Around the industry: Stanford University to set guidelines for buildings that honor controversial figures

Bite-sized college and higher education industry news

  • California: Stanford University announced on Friday that it will form a panel to establish guidelines for renaming buildings and spaces that honor controversial figures. The panel was borne out of a push from many students to rename several buildings honoring the 18th-century Catholic Priest Junipero Serra. Serra, who created missions throughout California and was declared a saint by Pope Francis last year, has been scrutinized for his treatment of Native Americans. Stanford officials say they will consider the requests related to Serra, but use principles that could be applied to other figures with disputed histories (Inside Higher Ed, 3/7). 
  • New York: Mount Saint Mary College—not to be confused with Mount Saint Mary's University—announced Tuesday that Anne Carson Daly will step down as president on April 15. The school's board of trustees has been mired in a racial controversy, but Mount Saint Mary spokesperson Matt Frey says Daly's departure "is unrelated" to the situation. Rather, "This is about (Daly's) family issues that have to be dealt with in an immediate fashion" (Purcell, Poughkeepsie Journal, 3/9).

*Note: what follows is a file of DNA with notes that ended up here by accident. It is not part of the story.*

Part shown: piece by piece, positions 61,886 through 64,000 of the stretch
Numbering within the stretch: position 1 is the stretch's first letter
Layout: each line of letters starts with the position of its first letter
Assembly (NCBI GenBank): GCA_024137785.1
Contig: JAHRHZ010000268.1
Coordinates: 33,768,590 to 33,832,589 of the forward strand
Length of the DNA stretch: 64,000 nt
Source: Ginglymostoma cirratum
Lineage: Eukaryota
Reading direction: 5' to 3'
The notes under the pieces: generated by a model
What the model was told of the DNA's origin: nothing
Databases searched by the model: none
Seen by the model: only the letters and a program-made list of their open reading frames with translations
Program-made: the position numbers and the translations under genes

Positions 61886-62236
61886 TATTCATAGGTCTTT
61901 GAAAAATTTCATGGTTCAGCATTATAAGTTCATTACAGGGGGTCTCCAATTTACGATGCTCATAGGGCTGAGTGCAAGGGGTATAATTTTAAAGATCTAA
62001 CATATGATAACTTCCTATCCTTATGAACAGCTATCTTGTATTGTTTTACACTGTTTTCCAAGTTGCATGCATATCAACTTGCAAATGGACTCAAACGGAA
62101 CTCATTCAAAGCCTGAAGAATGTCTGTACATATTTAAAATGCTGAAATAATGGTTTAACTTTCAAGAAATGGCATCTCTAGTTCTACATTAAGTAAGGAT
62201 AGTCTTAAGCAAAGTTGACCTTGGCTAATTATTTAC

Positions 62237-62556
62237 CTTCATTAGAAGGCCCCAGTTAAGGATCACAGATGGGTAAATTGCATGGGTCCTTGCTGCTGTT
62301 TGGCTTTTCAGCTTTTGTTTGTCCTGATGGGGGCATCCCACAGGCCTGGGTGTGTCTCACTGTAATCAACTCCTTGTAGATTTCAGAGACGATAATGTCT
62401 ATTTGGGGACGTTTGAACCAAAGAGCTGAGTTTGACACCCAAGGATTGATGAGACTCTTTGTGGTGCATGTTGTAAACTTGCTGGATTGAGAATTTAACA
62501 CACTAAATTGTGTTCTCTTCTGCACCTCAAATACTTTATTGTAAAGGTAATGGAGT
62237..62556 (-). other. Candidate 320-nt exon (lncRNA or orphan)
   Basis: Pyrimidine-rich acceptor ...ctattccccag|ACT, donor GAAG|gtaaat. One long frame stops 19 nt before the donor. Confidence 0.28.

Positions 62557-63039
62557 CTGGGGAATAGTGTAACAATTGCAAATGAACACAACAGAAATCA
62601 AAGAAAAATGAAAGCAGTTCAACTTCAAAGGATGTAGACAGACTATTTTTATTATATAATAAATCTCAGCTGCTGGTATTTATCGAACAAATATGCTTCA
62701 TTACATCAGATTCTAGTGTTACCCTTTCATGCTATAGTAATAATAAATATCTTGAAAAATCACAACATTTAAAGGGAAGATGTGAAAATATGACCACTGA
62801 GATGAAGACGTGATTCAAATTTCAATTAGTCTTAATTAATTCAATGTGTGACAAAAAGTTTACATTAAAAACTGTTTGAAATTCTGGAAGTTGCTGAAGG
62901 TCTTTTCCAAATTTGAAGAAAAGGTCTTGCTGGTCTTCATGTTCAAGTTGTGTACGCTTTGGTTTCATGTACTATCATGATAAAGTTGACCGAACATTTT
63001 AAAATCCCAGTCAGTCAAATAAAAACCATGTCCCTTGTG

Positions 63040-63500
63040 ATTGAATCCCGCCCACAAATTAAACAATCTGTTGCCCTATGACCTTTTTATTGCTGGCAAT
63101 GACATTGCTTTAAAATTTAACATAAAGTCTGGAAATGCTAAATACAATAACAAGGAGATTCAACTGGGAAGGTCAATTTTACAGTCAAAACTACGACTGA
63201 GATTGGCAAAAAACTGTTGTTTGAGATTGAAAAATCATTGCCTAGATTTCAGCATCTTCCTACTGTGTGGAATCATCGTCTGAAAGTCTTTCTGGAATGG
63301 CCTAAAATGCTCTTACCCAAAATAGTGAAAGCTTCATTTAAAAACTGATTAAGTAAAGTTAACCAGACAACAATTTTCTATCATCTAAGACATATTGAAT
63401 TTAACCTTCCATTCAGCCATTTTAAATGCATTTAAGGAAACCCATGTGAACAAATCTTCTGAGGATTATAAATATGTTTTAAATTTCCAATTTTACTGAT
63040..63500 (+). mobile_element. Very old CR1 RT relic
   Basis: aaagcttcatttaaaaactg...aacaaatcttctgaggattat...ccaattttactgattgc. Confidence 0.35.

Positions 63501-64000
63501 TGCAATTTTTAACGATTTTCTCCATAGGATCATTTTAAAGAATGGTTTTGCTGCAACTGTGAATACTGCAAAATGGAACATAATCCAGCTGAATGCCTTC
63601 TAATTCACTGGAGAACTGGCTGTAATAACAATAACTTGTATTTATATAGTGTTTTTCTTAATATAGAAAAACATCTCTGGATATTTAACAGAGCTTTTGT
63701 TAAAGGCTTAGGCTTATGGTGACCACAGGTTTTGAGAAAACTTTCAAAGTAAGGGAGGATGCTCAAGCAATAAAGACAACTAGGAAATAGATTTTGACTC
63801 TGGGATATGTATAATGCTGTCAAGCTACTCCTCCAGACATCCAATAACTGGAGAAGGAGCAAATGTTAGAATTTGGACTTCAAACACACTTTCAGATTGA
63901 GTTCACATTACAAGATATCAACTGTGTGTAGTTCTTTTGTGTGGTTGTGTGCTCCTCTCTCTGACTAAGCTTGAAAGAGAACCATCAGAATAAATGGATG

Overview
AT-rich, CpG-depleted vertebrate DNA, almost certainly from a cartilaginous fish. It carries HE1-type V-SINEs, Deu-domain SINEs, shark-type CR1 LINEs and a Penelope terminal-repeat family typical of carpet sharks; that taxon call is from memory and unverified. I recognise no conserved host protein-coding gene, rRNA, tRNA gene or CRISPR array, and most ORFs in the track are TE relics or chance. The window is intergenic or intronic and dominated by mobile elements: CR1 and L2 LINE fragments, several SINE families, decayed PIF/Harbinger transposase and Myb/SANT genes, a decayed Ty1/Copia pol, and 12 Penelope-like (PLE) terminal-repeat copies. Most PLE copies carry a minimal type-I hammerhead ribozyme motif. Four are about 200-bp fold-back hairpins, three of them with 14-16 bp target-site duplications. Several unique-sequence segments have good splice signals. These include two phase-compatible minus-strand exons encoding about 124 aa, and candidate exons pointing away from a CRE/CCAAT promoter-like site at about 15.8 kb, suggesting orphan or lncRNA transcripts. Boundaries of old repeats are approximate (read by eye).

• Tennessee: A Vanderbilt University student was killed in a stabbing attack in Israel on Tuesday while on a school-sponsored trip, according to a message sent by Chancellor Nicholas Zeppos to the Vanderbilt community. Taylor Force, who studied at the Owen Graduate School of Management, died in the attack that occurred in Jaffa.  Israeli Police spokesperson Micky Rosenfeld confirmed that the attacker was shot and killed (Shapiro, ABC News, 3/8). 

Next in Today's Briefing

Public scrutiny of college affordability isn't just driven by tuition

Next Briefing

  • Manage Your Events
  • Saved webpages and searches
  • Manage your subscriptions
  • Update personal information
  • Invite a colleague